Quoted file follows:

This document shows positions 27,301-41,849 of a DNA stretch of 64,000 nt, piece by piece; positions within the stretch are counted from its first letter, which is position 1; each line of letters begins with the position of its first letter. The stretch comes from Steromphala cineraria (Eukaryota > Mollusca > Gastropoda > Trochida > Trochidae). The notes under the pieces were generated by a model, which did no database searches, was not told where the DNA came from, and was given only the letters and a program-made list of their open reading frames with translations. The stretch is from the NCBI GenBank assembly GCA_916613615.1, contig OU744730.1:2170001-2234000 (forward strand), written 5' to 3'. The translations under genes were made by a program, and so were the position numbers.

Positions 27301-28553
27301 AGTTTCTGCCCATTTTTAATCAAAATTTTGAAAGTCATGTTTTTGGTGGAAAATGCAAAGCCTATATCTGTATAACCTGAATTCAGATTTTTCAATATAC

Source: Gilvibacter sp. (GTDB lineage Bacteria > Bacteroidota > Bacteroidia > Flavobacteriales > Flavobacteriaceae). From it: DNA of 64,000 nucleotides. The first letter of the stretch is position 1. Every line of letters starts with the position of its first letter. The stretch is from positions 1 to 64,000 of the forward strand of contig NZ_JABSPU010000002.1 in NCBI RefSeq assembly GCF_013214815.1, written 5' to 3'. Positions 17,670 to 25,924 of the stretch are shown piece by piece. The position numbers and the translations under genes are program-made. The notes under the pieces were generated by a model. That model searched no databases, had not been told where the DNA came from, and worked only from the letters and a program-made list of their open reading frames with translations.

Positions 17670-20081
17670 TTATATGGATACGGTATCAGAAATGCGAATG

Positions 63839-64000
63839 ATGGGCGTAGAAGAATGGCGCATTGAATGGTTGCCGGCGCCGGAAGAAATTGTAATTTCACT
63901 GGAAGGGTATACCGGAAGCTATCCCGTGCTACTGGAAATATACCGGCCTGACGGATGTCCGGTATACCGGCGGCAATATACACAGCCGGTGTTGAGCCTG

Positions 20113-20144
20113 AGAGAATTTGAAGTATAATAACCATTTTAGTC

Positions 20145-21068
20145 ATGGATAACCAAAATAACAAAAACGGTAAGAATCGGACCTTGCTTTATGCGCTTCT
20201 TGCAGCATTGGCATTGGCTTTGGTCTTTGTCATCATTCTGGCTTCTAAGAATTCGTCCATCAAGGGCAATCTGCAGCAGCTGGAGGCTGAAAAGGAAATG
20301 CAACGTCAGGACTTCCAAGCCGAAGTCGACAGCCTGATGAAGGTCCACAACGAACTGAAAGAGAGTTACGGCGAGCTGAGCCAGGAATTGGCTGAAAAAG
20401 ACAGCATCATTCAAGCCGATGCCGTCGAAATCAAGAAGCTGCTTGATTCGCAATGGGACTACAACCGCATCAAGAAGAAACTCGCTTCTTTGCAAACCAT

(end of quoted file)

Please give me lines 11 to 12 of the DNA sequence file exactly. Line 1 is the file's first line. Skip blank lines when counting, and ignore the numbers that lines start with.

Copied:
20113 AGAGAATTTGAAGTATAATAACCATTTTAGTC

Positions 20145-21068